Earlier in the week my firm hosted a fantastic event for the National Literacy Trust (one of our main charity partners); a fundraising lecture delivered by Anthony Horowitz. I’ve written elsewhere about the palaver surrounding the dinner we also hosted and my dress-buying carry-on, but I didn’t actually say why the event was being held in the first place and what it was like.
The NLT has known for a while that it needed to develop some additional funding streams – it’s received some good government grants in the past (and quite rightly so, given that the Trust’s work has mirrored very well the various policy aims regarding literacy), but all of its funding has been cut. The people who run the NLT are not the type to sit around and bemoan the facts, though; instead, they’ve been hugely resourceful and have started finding revenue opportunities and other ways to find financial support for the charity’s great work.
The event we hosted was designed to launch a new and pretty cool-sounding fundraising strategy, so the charity wanted to do it with a bang; Anthony Horowitz was the man for the job. He delivered a 40-minute lecture entitled ‘Literacy: The State of the Nation’ and it was fantastic: really entertaining, but also challenging and thought-provoking. He certainly didn’t feel obliged to toe the NLT party line: the charity is unashamedly populist when it comes to encouraging people (and young people in particular) to read, reasoning that the act of reading can be encouraged through many media. Horowitz was completely frank in his opinions of ‘junk’ books (Dan Brown came in for quite a caning), although he did acknowledge later in the lecture that authors like Brown, for all their literary flaws, do know how to tell a good and fast-paced story.
More than anything, the Horowitz lecture was properly inspiring. I have loved working with the cause for the past few years because I believe passionately that literacy is the cornerstone of a happy, productive and engaged life: reading sparks our imaginations, enables us to participate fully as citizens and provides us with the most basic tools we need to support ourselves. Adults with poor literacy – and in the UK that’s one in six adults (with a reading age of no greater than 11 years old) – are virtually disenfranchised; unable to debate issues, read the considered opinions of others, or play any active role in the running of a country. If you talk to those who are represented in the worst statistics in society – prison populations, communities surviving on benefits, the unemployed – the chances of encountering people with literacy problems are very high.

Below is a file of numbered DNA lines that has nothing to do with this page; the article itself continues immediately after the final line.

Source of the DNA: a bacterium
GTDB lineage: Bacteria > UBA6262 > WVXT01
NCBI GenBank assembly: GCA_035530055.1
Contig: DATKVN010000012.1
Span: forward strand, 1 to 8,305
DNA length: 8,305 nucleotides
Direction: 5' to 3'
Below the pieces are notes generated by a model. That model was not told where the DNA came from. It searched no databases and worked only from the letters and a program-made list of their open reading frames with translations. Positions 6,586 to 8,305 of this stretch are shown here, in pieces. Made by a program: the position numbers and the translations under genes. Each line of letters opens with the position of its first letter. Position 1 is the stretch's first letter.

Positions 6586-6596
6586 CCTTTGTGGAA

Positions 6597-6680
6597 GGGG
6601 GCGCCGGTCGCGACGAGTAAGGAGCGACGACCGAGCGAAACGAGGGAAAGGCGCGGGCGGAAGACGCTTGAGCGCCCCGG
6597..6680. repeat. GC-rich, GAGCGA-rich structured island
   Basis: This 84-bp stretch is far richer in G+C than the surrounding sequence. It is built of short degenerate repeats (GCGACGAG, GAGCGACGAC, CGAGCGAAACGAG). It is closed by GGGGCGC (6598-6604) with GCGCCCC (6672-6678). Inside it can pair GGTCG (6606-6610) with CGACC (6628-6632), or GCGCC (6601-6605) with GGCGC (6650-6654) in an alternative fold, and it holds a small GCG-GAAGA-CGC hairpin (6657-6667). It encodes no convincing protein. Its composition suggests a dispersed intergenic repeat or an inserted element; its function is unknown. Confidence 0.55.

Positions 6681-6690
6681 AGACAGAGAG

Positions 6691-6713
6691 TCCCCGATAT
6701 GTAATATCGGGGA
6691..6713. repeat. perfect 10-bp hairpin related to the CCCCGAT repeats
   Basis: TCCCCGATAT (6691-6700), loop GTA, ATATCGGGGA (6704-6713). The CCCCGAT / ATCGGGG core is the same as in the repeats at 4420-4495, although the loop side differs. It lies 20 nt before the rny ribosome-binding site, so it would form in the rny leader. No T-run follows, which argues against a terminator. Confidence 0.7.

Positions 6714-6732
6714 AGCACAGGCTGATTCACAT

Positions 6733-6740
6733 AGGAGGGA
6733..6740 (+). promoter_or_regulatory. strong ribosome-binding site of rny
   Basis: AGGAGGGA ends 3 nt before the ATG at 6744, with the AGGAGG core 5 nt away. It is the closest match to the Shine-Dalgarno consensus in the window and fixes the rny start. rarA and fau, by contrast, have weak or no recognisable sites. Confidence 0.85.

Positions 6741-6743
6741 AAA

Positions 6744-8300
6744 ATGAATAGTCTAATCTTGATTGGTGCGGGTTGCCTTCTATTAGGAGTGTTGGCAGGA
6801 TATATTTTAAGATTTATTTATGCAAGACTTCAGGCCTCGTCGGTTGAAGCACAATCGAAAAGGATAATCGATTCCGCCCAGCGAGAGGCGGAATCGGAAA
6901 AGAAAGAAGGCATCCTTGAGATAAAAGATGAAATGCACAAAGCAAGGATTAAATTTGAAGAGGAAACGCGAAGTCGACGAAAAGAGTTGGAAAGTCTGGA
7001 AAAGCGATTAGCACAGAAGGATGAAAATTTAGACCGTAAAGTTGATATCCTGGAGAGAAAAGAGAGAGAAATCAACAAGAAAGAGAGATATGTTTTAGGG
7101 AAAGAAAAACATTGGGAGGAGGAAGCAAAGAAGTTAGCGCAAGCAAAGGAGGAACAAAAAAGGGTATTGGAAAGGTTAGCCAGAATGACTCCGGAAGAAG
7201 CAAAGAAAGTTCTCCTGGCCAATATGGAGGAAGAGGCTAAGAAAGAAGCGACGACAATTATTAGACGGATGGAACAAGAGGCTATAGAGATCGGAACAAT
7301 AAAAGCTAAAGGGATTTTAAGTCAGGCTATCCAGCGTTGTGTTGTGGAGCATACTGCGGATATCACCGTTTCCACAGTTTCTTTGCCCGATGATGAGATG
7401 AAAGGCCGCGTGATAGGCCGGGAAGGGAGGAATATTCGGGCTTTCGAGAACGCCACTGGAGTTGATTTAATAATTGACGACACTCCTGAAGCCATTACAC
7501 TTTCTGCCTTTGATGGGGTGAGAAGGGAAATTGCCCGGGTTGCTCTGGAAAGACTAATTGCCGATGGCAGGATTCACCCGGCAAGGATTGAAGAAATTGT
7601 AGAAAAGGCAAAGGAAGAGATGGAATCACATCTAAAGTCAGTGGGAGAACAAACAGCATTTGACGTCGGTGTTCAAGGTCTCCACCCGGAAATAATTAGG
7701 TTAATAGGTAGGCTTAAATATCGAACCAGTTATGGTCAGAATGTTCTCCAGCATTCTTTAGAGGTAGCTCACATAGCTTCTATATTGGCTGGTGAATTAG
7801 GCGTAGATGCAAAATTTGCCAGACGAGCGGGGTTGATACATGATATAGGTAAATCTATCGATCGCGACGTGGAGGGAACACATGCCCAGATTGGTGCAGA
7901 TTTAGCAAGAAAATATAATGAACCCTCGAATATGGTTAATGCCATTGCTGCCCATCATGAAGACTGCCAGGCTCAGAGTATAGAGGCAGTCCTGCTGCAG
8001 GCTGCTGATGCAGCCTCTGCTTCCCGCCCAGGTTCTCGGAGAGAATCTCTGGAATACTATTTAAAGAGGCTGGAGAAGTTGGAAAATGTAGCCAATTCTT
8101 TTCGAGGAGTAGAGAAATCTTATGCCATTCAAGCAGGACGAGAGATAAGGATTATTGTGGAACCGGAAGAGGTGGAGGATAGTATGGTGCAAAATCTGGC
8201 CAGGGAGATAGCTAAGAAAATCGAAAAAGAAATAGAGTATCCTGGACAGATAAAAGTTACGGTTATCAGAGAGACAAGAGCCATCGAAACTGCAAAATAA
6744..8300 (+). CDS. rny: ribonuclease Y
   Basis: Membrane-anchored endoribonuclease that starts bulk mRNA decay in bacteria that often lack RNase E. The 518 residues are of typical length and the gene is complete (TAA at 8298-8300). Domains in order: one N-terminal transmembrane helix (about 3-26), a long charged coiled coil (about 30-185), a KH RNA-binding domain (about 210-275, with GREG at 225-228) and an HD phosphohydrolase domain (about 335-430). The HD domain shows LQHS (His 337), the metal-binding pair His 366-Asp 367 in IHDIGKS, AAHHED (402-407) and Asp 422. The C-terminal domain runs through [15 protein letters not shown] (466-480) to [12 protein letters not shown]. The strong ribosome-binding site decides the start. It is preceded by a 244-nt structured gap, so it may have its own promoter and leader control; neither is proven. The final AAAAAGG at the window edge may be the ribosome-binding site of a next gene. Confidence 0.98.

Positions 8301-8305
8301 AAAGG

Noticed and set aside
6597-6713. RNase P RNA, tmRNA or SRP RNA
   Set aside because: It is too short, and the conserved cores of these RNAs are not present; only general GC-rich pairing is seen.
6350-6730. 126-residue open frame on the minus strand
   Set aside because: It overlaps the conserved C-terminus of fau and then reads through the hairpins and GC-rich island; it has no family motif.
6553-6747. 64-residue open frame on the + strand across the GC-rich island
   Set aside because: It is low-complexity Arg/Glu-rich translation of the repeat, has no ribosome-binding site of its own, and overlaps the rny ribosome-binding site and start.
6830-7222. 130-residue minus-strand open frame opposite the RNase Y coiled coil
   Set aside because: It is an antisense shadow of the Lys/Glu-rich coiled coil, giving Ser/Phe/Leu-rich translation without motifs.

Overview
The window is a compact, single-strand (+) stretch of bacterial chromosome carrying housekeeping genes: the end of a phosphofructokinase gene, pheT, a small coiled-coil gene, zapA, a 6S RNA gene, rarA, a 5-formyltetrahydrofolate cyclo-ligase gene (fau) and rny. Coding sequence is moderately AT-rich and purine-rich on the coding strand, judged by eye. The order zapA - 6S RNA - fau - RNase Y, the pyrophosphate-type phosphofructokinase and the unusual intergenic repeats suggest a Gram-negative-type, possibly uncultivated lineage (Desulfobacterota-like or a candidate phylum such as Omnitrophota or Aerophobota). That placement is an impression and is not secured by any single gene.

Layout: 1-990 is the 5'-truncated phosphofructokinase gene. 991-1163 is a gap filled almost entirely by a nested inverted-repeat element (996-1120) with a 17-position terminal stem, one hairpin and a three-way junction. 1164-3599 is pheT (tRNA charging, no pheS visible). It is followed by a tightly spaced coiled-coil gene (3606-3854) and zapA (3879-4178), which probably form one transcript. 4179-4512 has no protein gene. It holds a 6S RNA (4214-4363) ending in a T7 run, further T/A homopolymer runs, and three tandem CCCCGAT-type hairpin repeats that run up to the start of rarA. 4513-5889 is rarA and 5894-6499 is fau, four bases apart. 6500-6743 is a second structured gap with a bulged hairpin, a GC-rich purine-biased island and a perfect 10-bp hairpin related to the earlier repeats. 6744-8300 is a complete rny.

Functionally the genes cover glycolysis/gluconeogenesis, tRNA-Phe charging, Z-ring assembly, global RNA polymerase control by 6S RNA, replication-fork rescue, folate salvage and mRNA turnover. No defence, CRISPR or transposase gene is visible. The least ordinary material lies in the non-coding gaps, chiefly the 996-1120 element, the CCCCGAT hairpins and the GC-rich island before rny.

Horowitz spoke so eloquently of the purpose of literacy and – equally importantly – the pleasure afforded by literacy. He described the joy of curling up with a good book, or discovering a new author that you love and then discovering that there is an entire body of work with which to acquaint yourself, and the entire audience sighed in recognition.
Anyway, the lecture seemed to serve its purpose: there were a lot of filled donation envelopes handed in at the end of the evening!